Some Links from Planetizen

I just caught up with my Planetizen reading. Here are some of the interesting articles I found.

Portland's streetcars get C-U wheels turning: "If renaissance and streetcar in the same sentence appears to be an overstatement, consider this Portland statistic: The streetcar triggered $1.5 billion in new construction along its line, boosting property taxes 40 percent." The Twin Cities once had an extensive street car system, stretching from Lake Minnetonka in the west to Stillwater in the east. It was ripped up in pique of crony capitalism in the 1950s. We could -- and should -- rebuild it.

Lessons in suburban sprawl: "Laurence Aurbach, a new urbanist and geographer from the University of Maryland, identified key characteristics of the suburban landscape that seemed to abet the sniper and prevent law enforcement from detecting and capturing him." When I first heard about the DC sniper capping people at gas stations, I wondered if he wasn't a pissed-off New Urbanist with a score to settle...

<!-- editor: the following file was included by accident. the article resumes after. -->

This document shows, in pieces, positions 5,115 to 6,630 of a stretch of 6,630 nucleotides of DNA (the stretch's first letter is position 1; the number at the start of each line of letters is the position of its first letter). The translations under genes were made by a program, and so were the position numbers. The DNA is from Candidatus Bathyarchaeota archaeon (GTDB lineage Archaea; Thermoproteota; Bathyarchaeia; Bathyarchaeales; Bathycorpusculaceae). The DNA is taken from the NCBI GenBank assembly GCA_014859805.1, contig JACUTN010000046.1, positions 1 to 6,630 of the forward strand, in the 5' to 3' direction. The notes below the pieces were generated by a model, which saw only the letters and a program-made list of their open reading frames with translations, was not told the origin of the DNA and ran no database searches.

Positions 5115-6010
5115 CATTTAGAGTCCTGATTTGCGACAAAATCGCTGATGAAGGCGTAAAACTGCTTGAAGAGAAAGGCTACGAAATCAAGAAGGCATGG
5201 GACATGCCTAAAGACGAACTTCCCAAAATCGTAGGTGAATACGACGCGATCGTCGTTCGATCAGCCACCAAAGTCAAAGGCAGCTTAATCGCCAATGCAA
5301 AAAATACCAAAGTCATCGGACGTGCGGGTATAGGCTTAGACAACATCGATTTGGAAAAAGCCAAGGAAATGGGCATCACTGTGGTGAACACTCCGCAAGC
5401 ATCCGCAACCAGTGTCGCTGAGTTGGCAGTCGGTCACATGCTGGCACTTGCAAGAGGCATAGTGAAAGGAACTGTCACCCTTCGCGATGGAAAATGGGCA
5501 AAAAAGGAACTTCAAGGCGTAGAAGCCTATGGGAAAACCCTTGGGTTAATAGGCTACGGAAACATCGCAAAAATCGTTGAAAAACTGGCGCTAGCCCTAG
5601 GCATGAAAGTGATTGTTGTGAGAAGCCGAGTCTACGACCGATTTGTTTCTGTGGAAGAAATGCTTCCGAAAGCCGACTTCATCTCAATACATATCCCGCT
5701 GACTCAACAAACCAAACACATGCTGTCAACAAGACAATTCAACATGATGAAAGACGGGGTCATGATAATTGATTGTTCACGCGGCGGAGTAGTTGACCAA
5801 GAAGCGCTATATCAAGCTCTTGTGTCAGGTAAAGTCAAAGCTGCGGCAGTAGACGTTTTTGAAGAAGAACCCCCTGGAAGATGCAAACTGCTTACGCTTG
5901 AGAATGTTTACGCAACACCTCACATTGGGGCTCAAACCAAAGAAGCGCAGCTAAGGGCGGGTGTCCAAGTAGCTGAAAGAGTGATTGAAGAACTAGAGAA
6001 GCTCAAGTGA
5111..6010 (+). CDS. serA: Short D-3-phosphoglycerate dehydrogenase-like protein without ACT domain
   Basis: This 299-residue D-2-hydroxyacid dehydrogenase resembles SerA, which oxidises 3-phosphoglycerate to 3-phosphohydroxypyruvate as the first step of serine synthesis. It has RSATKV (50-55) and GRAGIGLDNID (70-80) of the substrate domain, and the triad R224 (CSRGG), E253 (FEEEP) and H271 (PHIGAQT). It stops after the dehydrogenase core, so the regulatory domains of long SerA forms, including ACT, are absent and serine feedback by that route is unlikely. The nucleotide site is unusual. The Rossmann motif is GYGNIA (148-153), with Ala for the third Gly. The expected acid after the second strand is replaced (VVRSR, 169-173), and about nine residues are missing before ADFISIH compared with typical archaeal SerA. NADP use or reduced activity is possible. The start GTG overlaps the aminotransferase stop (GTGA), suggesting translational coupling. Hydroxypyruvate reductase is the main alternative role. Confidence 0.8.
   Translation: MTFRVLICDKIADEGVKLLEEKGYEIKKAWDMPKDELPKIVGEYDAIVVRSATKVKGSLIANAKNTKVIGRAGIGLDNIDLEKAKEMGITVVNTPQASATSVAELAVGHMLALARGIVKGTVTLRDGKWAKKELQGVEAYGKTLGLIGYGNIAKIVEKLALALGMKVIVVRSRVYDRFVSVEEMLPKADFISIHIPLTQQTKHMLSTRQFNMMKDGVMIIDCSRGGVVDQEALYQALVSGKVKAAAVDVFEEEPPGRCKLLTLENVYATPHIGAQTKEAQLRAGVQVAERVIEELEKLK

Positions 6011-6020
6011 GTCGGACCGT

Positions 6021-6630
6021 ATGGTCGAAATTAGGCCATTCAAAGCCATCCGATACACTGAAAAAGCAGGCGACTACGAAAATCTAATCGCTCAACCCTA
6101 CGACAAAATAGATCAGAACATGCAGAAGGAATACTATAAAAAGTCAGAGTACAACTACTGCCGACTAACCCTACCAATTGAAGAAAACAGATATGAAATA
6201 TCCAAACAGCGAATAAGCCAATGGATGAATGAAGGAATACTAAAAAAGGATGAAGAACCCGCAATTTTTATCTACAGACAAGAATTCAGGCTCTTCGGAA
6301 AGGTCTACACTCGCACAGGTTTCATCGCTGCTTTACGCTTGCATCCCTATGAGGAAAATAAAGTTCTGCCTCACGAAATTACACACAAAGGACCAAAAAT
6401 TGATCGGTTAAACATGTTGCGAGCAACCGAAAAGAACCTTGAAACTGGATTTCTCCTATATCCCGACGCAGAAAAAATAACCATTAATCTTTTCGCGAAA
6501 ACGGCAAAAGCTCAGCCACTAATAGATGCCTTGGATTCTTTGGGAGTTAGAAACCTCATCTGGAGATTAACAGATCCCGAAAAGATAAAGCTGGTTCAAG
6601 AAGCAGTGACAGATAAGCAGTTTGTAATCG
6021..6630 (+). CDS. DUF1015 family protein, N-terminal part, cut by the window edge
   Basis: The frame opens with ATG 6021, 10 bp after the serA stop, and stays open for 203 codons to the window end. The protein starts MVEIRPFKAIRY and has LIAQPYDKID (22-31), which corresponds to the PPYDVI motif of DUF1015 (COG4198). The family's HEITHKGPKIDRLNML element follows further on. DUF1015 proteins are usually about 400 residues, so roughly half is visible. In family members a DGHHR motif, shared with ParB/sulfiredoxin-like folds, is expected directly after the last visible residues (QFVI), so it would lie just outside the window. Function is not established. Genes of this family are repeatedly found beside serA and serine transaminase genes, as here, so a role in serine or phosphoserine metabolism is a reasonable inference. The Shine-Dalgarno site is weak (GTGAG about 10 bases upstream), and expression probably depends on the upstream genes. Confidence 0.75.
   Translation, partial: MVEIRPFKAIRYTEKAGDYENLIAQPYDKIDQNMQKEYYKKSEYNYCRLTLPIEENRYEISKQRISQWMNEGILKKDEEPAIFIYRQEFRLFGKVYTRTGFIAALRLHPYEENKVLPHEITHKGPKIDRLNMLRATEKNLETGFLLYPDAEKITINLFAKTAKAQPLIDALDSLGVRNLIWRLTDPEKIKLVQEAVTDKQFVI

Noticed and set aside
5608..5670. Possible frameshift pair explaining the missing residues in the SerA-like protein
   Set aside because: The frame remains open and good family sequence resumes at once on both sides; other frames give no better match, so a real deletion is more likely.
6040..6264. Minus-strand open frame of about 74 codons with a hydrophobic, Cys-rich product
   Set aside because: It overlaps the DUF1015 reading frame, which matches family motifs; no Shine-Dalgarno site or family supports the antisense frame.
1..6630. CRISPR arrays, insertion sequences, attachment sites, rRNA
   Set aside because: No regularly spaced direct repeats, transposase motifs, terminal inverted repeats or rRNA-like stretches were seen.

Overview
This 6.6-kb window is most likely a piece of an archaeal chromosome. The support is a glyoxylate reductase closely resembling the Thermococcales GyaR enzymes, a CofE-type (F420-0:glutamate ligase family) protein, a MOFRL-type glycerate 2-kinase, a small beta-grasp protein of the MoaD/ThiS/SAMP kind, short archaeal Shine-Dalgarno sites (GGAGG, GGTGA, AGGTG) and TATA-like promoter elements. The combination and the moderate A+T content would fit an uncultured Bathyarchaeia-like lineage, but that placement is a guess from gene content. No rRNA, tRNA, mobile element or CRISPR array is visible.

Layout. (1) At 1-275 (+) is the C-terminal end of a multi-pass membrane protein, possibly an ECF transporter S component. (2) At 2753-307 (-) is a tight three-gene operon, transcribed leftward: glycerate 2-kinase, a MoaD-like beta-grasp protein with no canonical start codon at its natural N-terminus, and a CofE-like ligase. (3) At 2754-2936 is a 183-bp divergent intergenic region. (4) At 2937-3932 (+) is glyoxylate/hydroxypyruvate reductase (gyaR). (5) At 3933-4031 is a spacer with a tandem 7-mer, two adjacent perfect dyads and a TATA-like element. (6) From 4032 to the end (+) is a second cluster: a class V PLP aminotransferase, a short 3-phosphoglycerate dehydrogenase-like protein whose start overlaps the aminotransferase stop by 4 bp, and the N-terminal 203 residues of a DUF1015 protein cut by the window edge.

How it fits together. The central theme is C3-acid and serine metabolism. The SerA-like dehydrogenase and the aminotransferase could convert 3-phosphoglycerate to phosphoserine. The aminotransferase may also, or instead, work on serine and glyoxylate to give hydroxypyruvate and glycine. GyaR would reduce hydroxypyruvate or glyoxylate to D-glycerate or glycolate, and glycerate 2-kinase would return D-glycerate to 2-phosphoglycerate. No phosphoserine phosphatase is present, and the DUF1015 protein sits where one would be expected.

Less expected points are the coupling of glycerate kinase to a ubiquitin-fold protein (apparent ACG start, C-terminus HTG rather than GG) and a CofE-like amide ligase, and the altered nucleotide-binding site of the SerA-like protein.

Going for a Sunday Drive. What would Jesus Drive? Christianity as environmental activism. I just think this article is funny.

Island cities planned off Israel's coast: "Two artificial islands, each a square-kilometre in size, could soon be given the go-ahead for construction off Israel's Mediterranean coast. One would house a new international airport, the other a new city of homes and businesses." This reminds me of those crackpot libertarian schemes to build island nations out in the middle of the Caribbean.

Revving Up Their Engines Against SUVs. Describes Arianna Huffington's SUV parody of the government's anti-drug ads which say drug money funds terrorism. You can get much the same effect by purchasing the Thank you for financing global terror sticker.

Twentieth Century Architecture as a Cult by Nikos A. Salingaros. "How does the architectural profession so successfully repel attempts at reform? I believe that the answer is to be found in a system phenomenon. Architecture is a cult..." Salingaros is one of Christopher Alexander's colleagues. [Note: this essay will probably move to as soon as INTBAU puts up another essay].